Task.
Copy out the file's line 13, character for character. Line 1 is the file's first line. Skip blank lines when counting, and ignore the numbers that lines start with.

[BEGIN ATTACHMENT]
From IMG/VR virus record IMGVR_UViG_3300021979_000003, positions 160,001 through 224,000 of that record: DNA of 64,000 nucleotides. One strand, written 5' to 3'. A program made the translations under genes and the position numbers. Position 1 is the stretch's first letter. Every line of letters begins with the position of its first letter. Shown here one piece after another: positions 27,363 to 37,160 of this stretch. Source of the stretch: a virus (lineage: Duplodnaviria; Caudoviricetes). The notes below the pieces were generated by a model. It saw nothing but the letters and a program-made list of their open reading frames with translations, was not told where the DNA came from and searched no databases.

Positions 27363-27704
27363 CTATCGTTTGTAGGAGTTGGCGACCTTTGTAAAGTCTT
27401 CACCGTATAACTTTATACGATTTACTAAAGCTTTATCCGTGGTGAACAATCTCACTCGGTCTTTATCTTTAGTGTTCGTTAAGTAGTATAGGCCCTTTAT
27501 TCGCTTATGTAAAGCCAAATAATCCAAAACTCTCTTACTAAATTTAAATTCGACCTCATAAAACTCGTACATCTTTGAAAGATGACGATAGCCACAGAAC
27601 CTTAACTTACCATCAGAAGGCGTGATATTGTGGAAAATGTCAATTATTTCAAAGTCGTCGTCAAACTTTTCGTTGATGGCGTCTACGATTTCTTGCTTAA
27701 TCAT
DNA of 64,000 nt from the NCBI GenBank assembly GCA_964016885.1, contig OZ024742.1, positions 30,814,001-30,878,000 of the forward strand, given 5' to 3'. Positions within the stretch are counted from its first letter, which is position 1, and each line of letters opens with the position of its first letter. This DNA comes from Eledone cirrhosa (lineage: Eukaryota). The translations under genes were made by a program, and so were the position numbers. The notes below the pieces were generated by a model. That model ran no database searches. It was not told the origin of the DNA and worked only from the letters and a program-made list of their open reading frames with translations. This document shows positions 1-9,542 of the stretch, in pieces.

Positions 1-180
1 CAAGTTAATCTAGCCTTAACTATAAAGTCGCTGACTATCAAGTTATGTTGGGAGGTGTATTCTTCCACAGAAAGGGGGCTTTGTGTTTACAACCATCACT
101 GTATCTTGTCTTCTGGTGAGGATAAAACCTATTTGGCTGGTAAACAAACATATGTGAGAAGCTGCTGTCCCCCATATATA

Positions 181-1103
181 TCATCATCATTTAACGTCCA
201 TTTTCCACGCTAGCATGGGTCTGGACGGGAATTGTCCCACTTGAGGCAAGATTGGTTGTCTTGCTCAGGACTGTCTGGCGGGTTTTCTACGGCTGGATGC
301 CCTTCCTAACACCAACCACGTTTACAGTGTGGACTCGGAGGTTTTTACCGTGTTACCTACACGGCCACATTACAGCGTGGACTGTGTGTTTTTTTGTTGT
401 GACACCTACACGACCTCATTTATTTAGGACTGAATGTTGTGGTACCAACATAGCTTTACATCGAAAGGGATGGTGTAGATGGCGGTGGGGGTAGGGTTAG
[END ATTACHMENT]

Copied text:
181 TCATCATCATTTAACGTCCA